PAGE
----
2−-S ha−1 y−1 (22). Many growers irrigate vines weekly with drip irrigation systems, using water captured in reservoirs during the dormant (wet) season or pumped from groundwater reserves, creating variably saturated conditions in the soil (23). During the dormant season, S is not sprayed. Total dormant sea- son rainfall ranges from 500 to 1,000 mm in Napa Valley (24), with storms often resulting in saturated conditions in near-surface soils. No study to date has systematically examined the fates and potential consequences of high S applications in these economic- ally important agricultural regions.

    In this paper, we present data characterizing (i) the major biogeochemical transformations of S occurring over the seasonal cycle, and (ii) the patterns of S input, storage, and export that determine the annual S budget in vineyards. Using two vineyard locations in Napa Valley, CA, we evaluate the immediate fates of applied S0 in soil and examine S retention and loss through soil, vegetation, and hydrologic pathways. Because this paper is a synthesis, it includes previously published data from Hinckley et al. (23, 25) along with analyses that have not yet been reported.

    Physical Setting We conducted this study at two primary research sites in Napa Valley, CA. Immediate oxidation of applied S0 during the growing season was examined at a 2-ha vineyard block in St. Helena, CA (N 38°49′, W -122.53′) chosen for its representative management (with respect to valley-wide average S applications and typical irrigation practices) and distance from marine sources of SO4

    2−. This site is characterized by Boomer–Forward–Felta rocky loam soils on 30–50% slopes underlain by Franciscan mélange (includes greywacke, chert, serpentinite, and greenstone) (26). Vines are Cabernet Sauvignon grafted on AxR rootstock (a hybrid of Vitis vinifera and Vitis rupestris), planted in rows perpendicular to the dominant slope with predominately western exposure.

    Author contributions: E.S.H. designed research; E.S.H. performed research; E.S.H. analyzed data; and E.S.H. and P.A.M. wrote the paper.

    The authors declare no conflict of interest. 1To whom correspondence should be addressed. E-mail: eve.hinckley@colorado.edu. 2Present address: Institute of Arctic and Alpine Research, University of Colorado, Boulder, 1560 30th Street, Boulder, CO 80309.

    www.pnas.org/cgi/doi/10.1073/pnas.1110741108 PNAS ∣ August 23, 2011 ∣ vol. 108 ∣ no. 34 ∣ 14005–14010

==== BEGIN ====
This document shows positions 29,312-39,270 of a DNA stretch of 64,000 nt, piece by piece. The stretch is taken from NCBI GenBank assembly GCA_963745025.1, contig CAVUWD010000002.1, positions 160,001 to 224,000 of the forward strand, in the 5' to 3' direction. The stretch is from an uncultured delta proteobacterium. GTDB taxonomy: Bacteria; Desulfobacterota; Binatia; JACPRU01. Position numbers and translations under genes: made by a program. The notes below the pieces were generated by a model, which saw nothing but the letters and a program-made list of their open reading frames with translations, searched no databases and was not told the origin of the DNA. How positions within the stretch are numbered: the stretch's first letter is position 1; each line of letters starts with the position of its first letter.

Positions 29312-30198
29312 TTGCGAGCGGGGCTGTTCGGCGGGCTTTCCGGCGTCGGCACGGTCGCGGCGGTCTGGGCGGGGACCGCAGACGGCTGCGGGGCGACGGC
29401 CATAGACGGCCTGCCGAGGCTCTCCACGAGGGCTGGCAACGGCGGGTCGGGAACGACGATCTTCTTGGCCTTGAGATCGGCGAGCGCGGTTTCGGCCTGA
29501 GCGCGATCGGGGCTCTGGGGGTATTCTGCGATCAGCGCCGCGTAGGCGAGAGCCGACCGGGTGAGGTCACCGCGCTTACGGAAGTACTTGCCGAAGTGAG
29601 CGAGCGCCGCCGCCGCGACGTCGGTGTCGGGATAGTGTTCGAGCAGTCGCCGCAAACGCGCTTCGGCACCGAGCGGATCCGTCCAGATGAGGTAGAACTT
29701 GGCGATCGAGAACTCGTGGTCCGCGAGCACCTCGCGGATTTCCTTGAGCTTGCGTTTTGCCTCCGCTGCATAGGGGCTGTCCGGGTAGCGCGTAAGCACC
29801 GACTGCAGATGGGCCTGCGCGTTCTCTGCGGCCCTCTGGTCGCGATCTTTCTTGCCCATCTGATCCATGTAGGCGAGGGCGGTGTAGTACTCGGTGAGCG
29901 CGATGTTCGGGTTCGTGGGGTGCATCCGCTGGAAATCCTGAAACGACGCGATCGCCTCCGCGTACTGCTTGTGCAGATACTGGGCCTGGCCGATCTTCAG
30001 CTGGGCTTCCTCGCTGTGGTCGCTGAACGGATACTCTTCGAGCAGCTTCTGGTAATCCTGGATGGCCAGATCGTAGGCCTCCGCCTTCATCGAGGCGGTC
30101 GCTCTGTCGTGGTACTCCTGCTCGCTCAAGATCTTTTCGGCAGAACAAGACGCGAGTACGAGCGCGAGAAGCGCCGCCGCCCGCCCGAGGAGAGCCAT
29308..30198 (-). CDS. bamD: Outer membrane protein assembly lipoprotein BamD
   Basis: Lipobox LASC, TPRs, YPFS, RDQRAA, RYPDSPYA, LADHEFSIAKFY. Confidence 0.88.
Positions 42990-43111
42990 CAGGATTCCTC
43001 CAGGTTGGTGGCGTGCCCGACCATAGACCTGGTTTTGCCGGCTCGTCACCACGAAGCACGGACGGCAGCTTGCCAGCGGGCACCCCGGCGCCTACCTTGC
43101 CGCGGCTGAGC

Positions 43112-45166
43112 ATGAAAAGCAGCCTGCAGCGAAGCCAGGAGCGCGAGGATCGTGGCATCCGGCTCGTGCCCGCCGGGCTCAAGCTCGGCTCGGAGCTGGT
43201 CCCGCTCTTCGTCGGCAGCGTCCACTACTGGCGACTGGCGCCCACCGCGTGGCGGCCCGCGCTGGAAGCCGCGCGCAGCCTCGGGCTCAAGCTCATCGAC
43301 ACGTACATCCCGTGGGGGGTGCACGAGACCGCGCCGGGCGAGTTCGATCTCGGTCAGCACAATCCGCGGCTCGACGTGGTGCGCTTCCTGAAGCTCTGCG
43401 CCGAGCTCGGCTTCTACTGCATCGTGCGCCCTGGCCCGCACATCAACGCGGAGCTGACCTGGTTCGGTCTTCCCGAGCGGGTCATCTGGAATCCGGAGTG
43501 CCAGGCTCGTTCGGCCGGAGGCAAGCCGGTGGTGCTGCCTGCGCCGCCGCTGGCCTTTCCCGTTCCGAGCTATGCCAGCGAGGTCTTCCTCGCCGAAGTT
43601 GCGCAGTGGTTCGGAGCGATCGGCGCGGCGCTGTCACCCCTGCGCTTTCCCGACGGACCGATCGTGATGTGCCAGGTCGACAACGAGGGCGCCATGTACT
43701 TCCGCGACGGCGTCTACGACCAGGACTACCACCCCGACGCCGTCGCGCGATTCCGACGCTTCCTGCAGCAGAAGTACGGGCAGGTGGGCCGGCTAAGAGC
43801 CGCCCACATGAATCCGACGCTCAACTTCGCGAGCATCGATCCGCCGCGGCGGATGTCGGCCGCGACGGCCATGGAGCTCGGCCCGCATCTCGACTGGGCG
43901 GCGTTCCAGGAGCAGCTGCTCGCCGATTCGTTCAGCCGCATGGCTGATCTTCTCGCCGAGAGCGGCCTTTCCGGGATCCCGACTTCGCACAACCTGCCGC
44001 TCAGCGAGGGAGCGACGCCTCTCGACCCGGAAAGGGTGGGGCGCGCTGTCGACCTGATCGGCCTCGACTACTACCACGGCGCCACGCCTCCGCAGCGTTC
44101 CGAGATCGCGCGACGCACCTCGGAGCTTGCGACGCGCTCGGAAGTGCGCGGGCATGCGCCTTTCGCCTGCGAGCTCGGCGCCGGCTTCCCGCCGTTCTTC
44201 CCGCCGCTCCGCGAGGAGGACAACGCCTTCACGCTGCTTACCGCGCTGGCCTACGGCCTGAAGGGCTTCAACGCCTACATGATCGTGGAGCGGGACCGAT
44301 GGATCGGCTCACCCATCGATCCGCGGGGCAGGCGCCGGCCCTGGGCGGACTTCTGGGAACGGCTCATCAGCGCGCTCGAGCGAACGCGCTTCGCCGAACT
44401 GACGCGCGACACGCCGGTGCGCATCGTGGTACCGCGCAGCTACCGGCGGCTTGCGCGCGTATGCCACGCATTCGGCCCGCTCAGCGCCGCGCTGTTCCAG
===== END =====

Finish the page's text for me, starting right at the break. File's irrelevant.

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  • We measured flows of S into vegetation, soils, and solution waters for 3 y at a 1.5-ha vineyard block in Napa, CA (N 38°27′, W -122°33′). This site is characterized by Bressa–Dibble clay loam soils (0–0.4 m) underlain by a sandy clay hardpan that is consis- tent across lower Napa Valley and predates vineyard cultivation (26). The textural contrast forms the lower boundary of the root- ing zone. Vines are Dijon 114 Pinot noir grafted on 101-14 root- stock, planted in rows perpendicular to the slope with 1.8 m spacing, and were 14 y old at the time of this study. During the

    dormant season, growers seed vineyard avenues with cover crops (i.e., Rosa, Trifolium, and Triticale spp.) to reduce erosion. During our study, growers applied 105 kg S ha−1 y−1 over the course of the growing season and used a standard weekly drip irrigation, 4 L h−1 vine−1 for 4 h. Following each growing season, they irri- gated at the same rate for 8 h to flush nutrients below the rooting zone. A suite of tension and zero-tension lysimeters were distrib- uted throughout the vineyard to measure soil water under saturated conditions and leachate under variably saturated con- ditions, respectively. We used these instruments to capture the hydrologic response and chemical evolution of solution waters during the period of study.

    Results Transformations of Applied S0.At the St. Helena site, we evaluated the immediate transformation of applied S0 during the growing season using a combination of elemental measurements of soil (SO4

    2− and total combustible S), pH, and X-ray absorption near- edge structure (XANES) spectroscopy. Following each of two applications of 6.7 kg S0 ha−1 to the vineyard, the majority of S0 oxidized during the first 30 min, as reported by Hinckley et al. (25). Soil pH decreased by 0.3 units and SO4

    2− inventories in- creased by 5.5 kg SO4

    2−-S ha−1. The increase in the soil SO4 2−

    pool (Fig. 2A) scales to approximately 82% of the S applied, which is within the uncertainty of our soil pool estimates. Following each application event, pH rebounded to preapplication levels. The small fraction of applied S not recovered in the soil SO4

    2−

    pool likely volatized or drifted beyond the field boundaries. XANES spectroscopy was used to determine the species of

    S comprising soil reservoirs. Disappearance of the S0 peak in XANES spectra within 7 d of application suggested complete